The Federal Aviation Administration has proposed a nearly $2.2 million fine against the operators of a private air travel service based in the Indianapolis area for allegedly conducting illegal charter flights.
The aviation regulatory agency names 11 individuals and limited liability companies in its citation, but the allegations boil down to two people: Gary Aletto of Carmel and Bradley Cable of Bonita Springs, Florida. They both are named in the citation, and the FAA claims that they control the nine named LLCs.
The FAA announced the proposed fine on Friday.
The FAA alleges that between March 2017 and February 2018, the parties conducted approximately 168 paid passenger-carrying flights in six Cessna CE-500 series planes. The parties did not have the required FAA operating or air carrier certificates, and they conducted flights without appropriate operation specifications, which outline what a company is authorized to do.
The FAA further alleges the parties used unqualified pilots who did not complete the training, testing, and competency checks that the FAA requires.
The parties have 30 days to respond to the FAA after receiving the agency’s enforcement letters. The proposed fine is considered a settlement, and the parties may choose to make a counter offer or challenge the allegations.
Contacted by IBJ, Aletto declined to comment and referred a reporter to attorney Tim Maher of Barnes & Thornburg LLP, who did not immediately respond for comment Monday morning. IBJ attempted to get in touch with Cable but was told by a family member that he was out of the country and unavailable.
According to the FAA, Aletto, Cable and their LLCs worked in concert to provide the flights, handling different aspects of the charter service.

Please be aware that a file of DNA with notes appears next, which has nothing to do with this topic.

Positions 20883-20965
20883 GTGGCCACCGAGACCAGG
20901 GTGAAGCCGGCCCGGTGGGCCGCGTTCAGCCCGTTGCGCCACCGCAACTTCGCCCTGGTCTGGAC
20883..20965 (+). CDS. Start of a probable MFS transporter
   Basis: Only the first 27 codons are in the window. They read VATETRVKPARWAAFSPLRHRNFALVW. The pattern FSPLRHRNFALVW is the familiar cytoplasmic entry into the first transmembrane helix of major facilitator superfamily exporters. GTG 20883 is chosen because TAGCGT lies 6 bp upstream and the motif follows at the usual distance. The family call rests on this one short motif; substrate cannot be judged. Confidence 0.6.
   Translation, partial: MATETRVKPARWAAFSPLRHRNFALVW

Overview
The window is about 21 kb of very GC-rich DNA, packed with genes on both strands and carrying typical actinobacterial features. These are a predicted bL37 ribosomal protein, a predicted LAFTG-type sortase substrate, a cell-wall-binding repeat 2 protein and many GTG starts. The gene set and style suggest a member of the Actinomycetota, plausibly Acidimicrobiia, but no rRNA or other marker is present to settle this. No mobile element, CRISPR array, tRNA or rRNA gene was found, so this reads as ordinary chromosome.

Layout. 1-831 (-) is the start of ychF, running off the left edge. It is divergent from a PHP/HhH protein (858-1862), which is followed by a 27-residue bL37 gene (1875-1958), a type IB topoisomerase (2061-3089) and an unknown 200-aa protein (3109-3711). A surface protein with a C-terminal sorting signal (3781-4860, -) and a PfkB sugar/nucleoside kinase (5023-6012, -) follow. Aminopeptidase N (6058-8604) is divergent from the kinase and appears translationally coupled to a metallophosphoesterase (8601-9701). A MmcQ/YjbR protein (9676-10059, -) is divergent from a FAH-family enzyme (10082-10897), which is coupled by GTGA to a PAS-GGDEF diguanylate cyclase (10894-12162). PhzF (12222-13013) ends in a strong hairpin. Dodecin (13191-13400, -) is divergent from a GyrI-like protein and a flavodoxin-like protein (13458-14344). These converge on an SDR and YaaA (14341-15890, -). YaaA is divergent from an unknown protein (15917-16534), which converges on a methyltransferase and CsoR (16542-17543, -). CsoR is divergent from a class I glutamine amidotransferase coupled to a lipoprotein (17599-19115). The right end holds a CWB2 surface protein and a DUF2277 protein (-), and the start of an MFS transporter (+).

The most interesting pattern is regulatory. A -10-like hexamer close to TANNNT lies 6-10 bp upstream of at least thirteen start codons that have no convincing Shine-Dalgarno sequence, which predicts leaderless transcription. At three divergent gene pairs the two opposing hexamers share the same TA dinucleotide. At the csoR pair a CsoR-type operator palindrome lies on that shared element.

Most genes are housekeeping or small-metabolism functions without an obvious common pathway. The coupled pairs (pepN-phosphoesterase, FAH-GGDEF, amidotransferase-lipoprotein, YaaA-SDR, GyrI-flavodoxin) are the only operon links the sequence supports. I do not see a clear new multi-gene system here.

The proposed fine appears to be a milestone in a years-long FAA regulatory action against Aletto and related parties for an air service operation based out of the Indianapolis Regional Airport in Greenfield.
Aletto, the CEO of Bright Sheet Metal, and friends helped launch a private air-travel service called AirXL in the 2000s as a lower-cost alternative to commercial charter operators. It had six Cessna Citation jets operating out of Indianapolis Regional Airport.
Executives could own stakes in the jets and sign leases to use them as their personal transportation.
It wasn’t immediately clear on Monday whether AirXL was still operating.
The FAA began asking questions about AirXL LLC way back in 2013 and issued its first batch of subpoenas in 2014.
After executives and the LLCs that own the jets responded by providing the FAA more than 2,000 pages of documents, the investigation took an apparent 33-month hiatus before the agency issued additional subpoenas in December 2017 and August 2018.
In the citation announced Friday, the FAA named the following people and firms as responsible for the proposed penalty: Aletto, Cable, GSA Investment Inc., AirXL LLC, Excel 2 LLC, Excel 3 LLC, Excel 4 LLC, CJI LLC, Indy Bravo LLC, Citation Management LLC, and Indy Jet Management LLC.